Last Friday (29 March) saw the inaugural Bristol Forum taking place in City Hall. The Forum marks an innovative new collaboration between the Bristol City Office, University of Bristol (UoB) and University of the West of England (UWE), and aims to advance the problem-solving capacity of our city. With cooperation at its heart, the daylong event was co-created by a Collaborative Design Group comprised of organisations including Power to Change, Creative Youth Network, Babbasa, We the Curious, Bristol Health Partners, Bristol Green Capital Partnership, Voscur, Care Forum and Black South West Network, working alongside the City Office, UoB and UWE.

Attended by almost 200 people from across academia, the business, third, and public sectors, the Forum brought together research and creative approaches to address challenges relevant to the city and its communities, set out by the One City Approach. The programme saw sessions taking place across the day, with each session seeing academics collaborating positively with a wide range of city leaders to explore themes that are central to the goals set out in the One City Plan [hyperlink]. Topics tabled for discussion ranged from high level city wide initiatives to more focussed interventions. Discussions included improving the city’s air quality, new approaches to talking violence and abuse, education and social mobility, economic inclusion, and the role of communities and universities in developing solutions, to name just a few. We hope that the Forum will be an annual opportunity to share solutions, ideas and constructive challenge.

It is clear that Bristol City Council acting in isolation is unable to achieve the aims set out in the One City Plan. The Forum marks the perfect example of the One City model of working – coming together to collaboratively explore creative solutions to long term challenges. For me, the Forum is about bringing the intellectual fire power of our City Region’s two world class universities to bear on our city challenges. Most importantly, it is also about ensuring that the policy decisions we make as a city are underpinned by a clear evidence base.

Examples of the civic university are seen in the United States where universities play an important role in tackling problems of the cities in which they are based. The Bristol Forum provides Bristol’s Universities with a platform to engage in the national debate about this topic and demonstrate the role they can play in local policy making and problem solving. Professor Robin Hambleton, a key pioneer of the civic university model and Chair of the Bristol Forum planning group recently wrote an article on this theme, which is available to read here. I look forward to the next Bristol Forum and the positive influence that wide-reaching city collaboration continues to play in building a city of hope and ambition where everyone benefits from Bristol’s success.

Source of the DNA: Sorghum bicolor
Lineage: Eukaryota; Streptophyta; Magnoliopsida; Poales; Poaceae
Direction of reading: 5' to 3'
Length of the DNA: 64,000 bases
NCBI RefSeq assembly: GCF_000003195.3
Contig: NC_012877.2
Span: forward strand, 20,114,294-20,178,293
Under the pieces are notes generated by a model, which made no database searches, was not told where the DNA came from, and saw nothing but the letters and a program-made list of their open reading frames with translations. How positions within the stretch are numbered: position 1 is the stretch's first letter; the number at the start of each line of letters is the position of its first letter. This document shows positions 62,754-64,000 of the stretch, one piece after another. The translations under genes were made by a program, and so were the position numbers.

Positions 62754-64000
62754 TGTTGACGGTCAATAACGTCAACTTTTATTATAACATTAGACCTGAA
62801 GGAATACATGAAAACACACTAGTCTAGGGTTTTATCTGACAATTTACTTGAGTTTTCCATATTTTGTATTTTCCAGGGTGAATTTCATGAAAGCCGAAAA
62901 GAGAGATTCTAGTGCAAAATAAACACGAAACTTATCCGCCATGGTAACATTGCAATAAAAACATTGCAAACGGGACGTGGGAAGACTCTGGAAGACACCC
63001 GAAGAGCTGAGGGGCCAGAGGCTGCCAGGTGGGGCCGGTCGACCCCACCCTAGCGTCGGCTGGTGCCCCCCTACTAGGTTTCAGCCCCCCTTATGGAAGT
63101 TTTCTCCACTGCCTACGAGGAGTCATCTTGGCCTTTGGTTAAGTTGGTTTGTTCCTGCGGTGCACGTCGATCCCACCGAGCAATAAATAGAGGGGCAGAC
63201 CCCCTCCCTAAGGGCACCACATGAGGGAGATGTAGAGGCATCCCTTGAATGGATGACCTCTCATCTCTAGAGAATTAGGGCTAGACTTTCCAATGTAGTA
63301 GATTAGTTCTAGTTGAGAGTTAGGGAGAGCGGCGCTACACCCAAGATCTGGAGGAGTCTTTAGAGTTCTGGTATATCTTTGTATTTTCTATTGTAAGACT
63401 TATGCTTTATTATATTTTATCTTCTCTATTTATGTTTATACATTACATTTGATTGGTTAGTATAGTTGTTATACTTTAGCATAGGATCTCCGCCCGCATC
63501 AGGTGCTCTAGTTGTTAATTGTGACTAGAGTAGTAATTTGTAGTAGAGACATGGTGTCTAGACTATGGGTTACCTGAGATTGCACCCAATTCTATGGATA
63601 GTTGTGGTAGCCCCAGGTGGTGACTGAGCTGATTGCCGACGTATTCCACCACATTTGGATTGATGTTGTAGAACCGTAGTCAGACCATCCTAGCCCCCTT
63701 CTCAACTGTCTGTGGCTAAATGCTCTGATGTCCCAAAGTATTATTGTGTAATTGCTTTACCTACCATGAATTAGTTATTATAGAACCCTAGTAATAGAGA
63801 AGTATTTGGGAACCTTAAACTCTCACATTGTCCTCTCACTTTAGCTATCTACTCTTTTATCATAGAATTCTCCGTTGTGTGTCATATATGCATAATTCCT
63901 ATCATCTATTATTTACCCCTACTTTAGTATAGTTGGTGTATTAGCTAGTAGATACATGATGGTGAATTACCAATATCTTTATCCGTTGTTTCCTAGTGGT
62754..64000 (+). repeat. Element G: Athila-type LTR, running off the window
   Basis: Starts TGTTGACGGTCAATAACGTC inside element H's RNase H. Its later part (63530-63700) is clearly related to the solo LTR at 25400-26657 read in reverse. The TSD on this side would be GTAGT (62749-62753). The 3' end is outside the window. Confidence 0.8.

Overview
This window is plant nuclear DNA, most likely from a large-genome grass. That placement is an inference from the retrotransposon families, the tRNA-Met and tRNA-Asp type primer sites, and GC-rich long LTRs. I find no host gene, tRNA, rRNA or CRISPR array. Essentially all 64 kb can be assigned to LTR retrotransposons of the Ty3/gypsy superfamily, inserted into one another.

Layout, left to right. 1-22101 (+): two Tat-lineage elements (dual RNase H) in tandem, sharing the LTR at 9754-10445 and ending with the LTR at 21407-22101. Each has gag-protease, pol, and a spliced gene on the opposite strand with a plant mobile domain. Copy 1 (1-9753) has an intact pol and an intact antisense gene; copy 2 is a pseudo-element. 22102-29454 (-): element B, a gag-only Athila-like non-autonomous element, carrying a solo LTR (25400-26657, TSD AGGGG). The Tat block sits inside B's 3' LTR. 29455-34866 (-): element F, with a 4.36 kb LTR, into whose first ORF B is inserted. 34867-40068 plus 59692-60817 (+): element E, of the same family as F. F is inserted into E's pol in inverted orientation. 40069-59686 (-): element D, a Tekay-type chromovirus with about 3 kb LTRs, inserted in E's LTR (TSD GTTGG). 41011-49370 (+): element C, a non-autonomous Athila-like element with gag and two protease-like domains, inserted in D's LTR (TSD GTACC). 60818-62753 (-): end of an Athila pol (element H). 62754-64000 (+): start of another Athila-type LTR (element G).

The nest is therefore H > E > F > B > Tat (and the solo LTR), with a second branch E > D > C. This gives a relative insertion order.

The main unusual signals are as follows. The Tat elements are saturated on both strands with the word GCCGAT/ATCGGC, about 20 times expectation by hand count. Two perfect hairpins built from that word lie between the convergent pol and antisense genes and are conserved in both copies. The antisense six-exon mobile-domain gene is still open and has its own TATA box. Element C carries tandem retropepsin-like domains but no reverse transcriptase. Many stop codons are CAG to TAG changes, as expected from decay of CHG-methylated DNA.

Better Lives at Home – how we’re delivering extra care housing

Today’s guest blog is from Cllr Helen Holland, cabinet member for Adult Social Care.

One of the very best parts of my job as Cabinet Member for Adult Social Care is having the chance to visit some of the excellent initiatives we’re delivering to help transform the lives of older residents around the city.

Last week was no exception, when, alongside my colleague Cllr Ben Stokes from South Gloucestershire, I attended the formal opening of the brand new retirement village at Stoke Gifford. Bristol City Council has contributed over £3m to the development and, with South Gloucestershire, we are nominating to 81 of the flats there. This means that there are 81 flats that will be open for older people currently supported by Social Care either from Bristol City Council or South Gloucestershire Council.

The facilities here are exceptional, with spacious flats and a restaurant, games room, craft room, gym, library and more all on site. Meeting and chatting to some of the new residents who are enjoying a new lease of life since moving in, really gave me a picture of just how important it is for us to do more of this. We need to give older people the best possible quality of life in their later years – it makes sense for the individuals and it makes sense for the public purse too, it means there is much less chance older people will need nursing or residential care.

The next extra care scheme like this that will open is Haberfield House in Stockwood, which is being developed for our residents by Bristol Charities.  You can find more information about Haberfield House here:

Back in Stoke Gifford, it was a joy to meet Sheila and Brian – who moved in last November. When they moved in, Sheila was dependent on a wheelchair to get around, but as she told me, “I had never set foot in a gym before I came here, but thought I would give it a go, now after just a few weeks, I can just use my walker.” It is this sort of fantastic story that really motivates me to deliver more extra care housing.